The investigation remains ongoing into the cause of two isolated cases of Cryptococcus at the Queen Elizabeth University Hospital.
At present, the clinical, management and infection control teams are focussed on ensuring a safe clinical environment for our patients and are actively managing this incident.
These two cases of infection were identified in December and an Incident Management Team was formed.
A likely source was identified and dealt with immediately.
The small number of paediatric and adult patients who are vulnerable to this infection have been receiving medication to prevent potential infection and this has proved effective.
Air sampling was carried out and HEPA filters were brought in on 10 January to specific areas before conclusive results were available. Early indications suggest the filters are having a positive effect.
Results identifying the organism were obtained on 16 January.
These control measures have been effective as there have been no further cases.
The organism is harmless to the vast majority of people and rarely causes disease in humans.
Dr Jennifer Armstrong, Medical Director, said: “Our thoughts are with the families of the two patients who have sadly died. An elderly patient has died of an unrelated cause while the factors contributing to the death of the second patient are being reviewed.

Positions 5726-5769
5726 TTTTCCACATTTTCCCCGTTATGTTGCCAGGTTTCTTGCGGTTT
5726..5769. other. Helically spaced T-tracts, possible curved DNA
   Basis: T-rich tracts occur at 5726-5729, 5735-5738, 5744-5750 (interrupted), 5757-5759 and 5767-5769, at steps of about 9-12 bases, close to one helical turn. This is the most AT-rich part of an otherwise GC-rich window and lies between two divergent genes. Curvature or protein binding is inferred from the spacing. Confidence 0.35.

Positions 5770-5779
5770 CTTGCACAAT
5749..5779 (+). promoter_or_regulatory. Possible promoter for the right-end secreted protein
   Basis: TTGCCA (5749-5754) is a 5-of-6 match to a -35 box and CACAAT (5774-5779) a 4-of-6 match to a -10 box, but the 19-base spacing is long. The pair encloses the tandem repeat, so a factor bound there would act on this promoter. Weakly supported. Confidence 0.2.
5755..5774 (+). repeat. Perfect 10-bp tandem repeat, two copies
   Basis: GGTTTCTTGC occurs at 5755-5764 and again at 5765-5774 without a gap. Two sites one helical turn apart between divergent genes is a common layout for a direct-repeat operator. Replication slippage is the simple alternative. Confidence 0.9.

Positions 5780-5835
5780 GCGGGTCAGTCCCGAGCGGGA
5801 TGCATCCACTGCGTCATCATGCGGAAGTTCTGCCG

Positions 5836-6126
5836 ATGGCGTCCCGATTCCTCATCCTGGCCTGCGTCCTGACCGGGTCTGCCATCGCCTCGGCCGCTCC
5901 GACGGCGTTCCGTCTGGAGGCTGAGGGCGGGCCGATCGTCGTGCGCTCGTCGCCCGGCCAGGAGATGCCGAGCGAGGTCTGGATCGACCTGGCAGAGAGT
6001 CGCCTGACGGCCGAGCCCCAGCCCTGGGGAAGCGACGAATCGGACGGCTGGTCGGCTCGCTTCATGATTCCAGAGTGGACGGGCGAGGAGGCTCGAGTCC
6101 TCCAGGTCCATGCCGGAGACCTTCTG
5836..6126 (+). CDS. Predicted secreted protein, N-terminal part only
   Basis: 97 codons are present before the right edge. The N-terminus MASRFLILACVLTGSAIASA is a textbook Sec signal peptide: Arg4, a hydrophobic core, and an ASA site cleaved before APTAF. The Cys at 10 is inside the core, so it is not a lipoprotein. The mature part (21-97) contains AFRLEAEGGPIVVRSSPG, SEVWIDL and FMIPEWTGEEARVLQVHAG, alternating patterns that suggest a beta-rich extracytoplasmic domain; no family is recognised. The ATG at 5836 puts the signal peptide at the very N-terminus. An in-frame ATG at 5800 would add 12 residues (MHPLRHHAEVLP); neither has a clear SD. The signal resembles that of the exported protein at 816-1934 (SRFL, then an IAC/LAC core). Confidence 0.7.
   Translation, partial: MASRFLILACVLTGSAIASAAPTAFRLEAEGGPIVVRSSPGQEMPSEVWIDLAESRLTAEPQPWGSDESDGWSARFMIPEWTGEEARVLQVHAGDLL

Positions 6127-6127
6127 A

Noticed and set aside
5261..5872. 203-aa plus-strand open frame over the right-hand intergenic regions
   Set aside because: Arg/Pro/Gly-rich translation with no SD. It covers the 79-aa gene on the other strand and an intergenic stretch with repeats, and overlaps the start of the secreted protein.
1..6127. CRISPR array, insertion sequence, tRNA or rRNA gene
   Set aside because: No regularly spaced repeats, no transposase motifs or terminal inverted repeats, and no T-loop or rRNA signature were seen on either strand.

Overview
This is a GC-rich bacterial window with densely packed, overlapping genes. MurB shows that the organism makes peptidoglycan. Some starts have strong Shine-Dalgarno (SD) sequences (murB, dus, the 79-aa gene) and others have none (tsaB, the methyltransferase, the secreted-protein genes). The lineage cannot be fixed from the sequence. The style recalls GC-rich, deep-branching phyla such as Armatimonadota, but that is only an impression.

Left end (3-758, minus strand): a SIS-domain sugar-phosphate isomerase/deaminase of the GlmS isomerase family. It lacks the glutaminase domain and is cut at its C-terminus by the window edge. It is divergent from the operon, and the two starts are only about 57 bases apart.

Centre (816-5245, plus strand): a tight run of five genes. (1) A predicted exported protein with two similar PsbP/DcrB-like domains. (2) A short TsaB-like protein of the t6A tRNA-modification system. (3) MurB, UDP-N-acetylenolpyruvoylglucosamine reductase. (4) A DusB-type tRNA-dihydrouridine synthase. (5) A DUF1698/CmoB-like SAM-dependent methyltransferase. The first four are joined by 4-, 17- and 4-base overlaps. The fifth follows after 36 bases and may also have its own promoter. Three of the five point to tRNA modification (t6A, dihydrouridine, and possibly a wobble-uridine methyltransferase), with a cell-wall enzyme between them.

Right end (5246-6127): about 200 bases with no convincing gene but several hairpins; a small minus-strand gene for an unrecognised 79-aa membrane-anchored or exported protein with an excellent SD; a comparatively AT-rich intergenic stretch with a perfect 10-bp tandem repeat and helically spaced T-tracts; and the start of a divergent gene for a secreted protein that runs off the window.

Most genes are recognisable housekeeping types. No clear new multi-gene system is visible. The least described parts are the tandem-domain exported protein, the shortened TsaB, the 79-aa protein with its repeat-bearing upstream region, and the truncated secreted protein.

“We are pursuing rigorously the root causes of this incident to ensure all measures are taken to prevent it happening again.
“Health Protection Scotland are working closely with us in the investigations.
“I must stress again that this organism is harmless for the vast majority of humans and most people who are exposed to the fungus never get sick from it.
“The control measures that we have put in to place for the small number of patients who are vulnerable to the infection have been effective and there have been no further cases since December.”
For further information either telephone 0141 201 4429 or email [email protected]